With Yellowstone National Park’s bison population at its highest level in years, some environmentalists fear that huge numbers of the beasts will wander into Montana this winter and be killed in the name of controlling disease.
Fueling their concerns is a recent spell of harsh weather -- hard winters historically have led to more bison leaving the park in search of food -- and fears that officials will take a hard line against bison after a Wyoming cattle herd was found to be infected with brucellosis, a disease also present in the Yellowstone bison herd.
“We’re in for yet another winter of tragic and unnecessary killing by state and federal agencies mismanaging bison over a perceived risk of the transmission of brucellosis to cattle,” said D. J. Schubert, a wildlife biologist for the Fund for Animals.
Officials with the park and Montana’s Department of Livestock say that although they can’t predict just how the season will play out, they will do what is necessary to minimize a risk that they say is real. Those actions will include capturing and testing bison for the disease and sending animals to slaughter.
Under a joint state-federal bison management plan, bison that cannot be forced back into the park are captured and tested for brucellosis. Animals testing positive are sent to slaughter. If the park’s population exceeds 3,000 animals by late winter and early spring each year, bison that stray into Montana can be killed without being tested first, said Rick Wallen, a wildlife biologist at Yellowstone.
There are now more than 4,200 bison in the park, which park officials say is the highest in nearly a decade.
That worries conservationists like Tony Jewett. He said the exit of large numbers of bison -- which he considers a possibility if the winter is severe -- could quickly overwhelm state and federal officials outside the park.
“I think we’re setting ourselves up for a situation that could be deadly for the bison,” said Jewett, senior director for the Northern Rockies region of the National Parks Conservation Assn.
Last season, about 250 bison were sent to slaughter. And in the winter of 2001-02, 199 bison were slaughtered, according to the Montana Department of Livestock.
Josh Osher, a coordinator with the Buffalo Field Campaign, a group that tries to protect wandering bison, believes that large numbers will leave the park, particularly as spring begins, and that many of them will die.
“They are already gunning for them,” he said.
Osher and Schubert are among those who believe that the brucellosis in a Wyoming cattle herd, although apparently not related to bison, could cause officials to take a harder line when dealing with bison that enter Montana. If Montana loses its official brucellosis-free status, state ranchers would have to undertake costly screening tests when they sell their cattle.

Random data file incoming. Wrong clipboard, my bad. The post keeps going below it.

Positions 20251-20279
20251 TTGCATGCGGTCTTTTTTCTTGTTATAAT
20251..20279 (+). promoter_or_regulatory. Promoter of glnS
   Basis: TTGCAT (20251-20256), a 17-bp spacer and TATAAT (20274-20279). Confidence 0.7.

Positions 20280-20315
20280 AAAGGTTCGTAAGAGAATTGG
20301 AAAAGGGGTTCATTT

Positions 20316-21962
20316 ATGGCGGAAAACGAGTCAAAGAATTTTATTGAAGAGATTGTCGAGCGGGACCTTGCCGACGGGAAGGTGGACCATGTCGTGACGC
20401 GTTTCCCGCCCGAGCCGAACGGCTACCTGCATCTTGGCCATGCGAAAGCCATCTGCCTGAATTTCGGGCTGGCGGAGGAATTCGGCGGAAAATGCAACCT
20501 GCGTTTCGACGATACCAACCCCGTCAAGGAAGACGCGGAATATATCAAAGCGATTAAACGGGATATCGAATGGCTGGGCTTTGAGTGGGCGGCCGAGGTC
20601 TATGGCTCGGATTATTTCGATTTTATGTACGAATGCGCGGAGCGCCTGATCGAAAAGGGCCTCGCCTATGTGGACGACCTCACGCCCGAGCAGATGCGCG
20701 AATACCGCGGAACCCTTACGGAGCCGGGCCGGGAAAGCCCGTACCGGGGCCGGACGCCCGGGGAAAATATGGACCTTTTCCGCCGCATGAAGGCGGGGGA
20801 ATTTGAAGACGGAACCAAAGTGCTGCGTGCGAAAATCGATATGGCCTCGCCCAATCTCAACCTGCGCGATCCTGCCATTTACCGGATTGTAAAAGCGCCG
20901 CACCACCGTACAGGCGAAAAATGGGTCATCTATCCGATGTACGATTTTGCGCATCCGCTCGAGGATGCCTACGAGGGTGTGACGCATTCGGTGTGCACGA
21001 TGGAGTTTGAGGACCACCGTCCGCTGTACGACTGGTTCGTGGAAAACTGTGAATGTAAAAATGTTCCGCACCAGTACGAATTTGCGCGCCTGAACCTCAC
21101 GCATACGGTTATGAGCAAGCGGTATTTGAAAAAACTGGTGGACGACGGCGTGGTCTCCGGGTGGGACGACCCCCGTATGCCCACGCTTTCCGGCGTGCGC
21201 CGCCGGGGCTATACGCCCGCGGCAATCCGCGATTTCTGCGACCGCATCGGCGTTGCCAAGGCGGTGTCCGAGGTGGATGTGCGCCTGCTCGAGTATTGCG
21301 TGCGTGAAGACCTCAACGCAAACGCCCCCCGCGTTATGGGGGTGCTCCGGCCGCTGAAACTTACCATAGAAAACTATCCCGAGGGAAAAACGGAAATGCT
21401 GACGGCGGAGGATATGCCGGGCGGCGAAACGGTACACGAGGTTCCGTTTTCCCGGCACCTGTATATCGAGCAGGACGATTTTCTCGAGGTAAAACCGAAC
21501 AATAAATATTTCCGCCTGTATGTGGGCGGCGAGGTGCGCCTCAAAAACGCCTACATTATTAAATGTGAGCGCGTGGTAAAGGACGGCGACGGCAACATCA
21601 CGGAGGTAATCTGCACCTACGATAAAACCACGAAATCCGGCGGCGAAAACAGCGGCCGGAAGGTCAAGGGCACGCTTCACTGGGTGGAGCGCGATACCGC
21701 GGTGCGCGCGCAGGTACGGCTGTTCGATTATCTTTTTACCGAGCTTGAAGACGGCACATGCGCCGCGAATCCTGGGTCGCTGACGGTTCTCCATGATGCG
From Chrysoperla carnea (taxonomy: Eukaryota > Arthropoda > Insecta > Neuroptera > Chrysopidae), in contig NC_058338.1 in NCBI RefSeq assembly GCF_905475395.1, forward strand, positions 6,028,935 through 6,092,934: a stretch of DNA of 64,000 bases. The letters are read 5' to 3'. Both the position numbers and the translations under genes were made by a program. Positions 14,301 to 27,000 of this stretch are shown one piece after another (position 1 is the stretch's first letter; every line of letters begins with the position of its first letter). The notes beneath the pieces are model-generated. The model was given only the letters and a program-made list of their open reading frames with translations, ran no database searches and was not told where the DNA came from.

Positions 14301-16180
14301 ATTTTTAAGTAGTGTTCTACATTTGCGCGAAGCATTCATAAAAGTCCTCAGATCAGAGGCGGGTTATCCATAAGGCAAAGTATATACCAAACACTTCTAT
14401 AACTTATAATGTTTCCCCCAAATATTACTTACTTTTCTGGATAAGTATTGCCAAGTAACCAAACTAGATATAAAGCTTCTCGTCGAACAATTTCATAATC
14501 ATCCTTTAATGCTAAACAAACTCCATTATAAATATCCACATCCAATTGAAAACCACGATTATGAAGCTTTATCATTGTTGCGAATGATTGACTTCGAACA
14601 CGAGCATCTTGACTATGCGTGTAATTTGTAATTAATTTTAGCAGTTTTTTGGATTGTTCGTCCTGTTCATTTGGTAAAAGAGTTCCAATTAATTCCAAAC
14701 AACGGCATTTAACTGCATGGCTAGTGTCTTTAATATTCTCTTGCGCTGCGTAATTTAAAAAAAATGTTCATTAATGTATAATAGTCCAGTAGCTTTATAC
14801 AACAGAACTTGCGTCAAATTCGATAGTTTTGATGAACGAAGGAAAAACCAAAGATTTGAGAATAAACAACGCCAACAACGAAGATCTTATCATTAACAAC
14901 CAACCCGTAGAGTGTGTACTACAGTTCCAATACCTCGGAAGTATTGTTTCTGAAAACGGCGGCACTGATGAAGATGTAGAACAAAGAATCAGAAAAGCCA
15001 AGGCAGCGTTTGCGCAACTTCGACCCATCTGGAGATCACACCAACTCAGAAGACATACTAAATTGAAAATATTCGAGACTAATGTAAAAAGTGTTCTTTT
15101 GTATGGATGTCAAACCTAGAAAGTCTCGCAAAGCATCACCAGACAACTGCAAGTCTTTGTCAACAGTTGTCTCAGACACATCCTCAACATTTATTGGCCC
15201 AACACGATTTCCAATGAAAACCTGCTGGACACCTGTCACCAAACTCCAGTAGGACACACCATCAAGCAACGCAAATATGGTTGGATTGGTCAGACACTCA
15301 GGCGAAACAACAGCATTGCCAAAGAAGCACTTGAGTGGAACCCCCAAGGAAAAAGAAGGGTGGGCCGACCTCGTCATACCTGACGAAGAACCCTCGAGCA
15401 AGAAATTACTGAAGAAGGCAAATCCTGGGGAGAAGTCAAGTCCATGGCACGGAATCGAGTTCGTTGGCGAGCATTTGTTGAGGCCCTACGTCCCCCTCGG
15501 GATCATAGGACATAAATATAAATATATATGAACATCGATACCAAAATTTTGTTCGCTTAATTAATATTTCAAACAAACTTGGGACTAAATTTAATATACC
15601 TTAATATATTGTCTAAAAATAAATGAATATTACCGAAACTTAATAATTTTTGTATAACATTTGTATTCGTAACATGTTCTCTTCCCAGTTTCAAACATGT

Karen Cooper, spokeswoman for the Livestock Department, said decisions will be based on several factors, including weather conditions and the number of bison involved.
Wandering bison concern ranchers and state livestock officials who worry that the animals will infect cattle with brucellosis, a disease that causes cows to abort their calves and can cause undulant fever in people. The bison defenders say there has never been a documented case of bison transmitting brucellosis to cattle in the wild.
If Montana cattle were to be infected, it could also have devastating economic effects, said Steve Pilcher, executive vice president with the Montana Stockgrowers Assn.
“It’s not our objective to eliminate bison from Yellowstone National Park. We realize they’re a rich part of our history and that’s the farthest thing from our mind,” he said. “But we feel the park and government have a responsibility to address the disease issue.”
Researcher Jim Knight, who has studied bison at the park, agreed. But he said he sees officials making “no real dent” in the brucellosis issue soon.
“As long as there are any bison with brucellosis, it will spread,” said Knight, an extension wildlife specialist at Montana State University in Bozeman.
The Park Service is ready this year to vaccinate young bison that test negative if they are captured near the park’s northern boundary, Wallen said. Scientists have told park officials that the vaccine, which is labeled for use in livestock, is safe to use but, “like with many vaccines, is not 100% effective,” he said.
Conservationists like Schubert oppose this, citing concerns with the efficacy and with treating bison like livestock rather than wildlife.
Wildlife officials in Montana are considering allowing hunters to kill bison. If the hunt were approved, it could be in place by next season.
Supporters say a hunt would validate bison as a wildlife species in the region. But some conservationists oppose this as well.
Wallen said the Park Service is doing its best in trying to address the brucellosis issue.
“For us to win on this issue, we’d guarantee we’d protect the herd of bison at Yellowstone National Park into perpetuity. We’re not going to please everybody on the two fronts,” Wallen said of environmentalists and the livestock industry. “But from our perspective, we’re confident the management plan is the only feasible option for us right now to protect the bison.”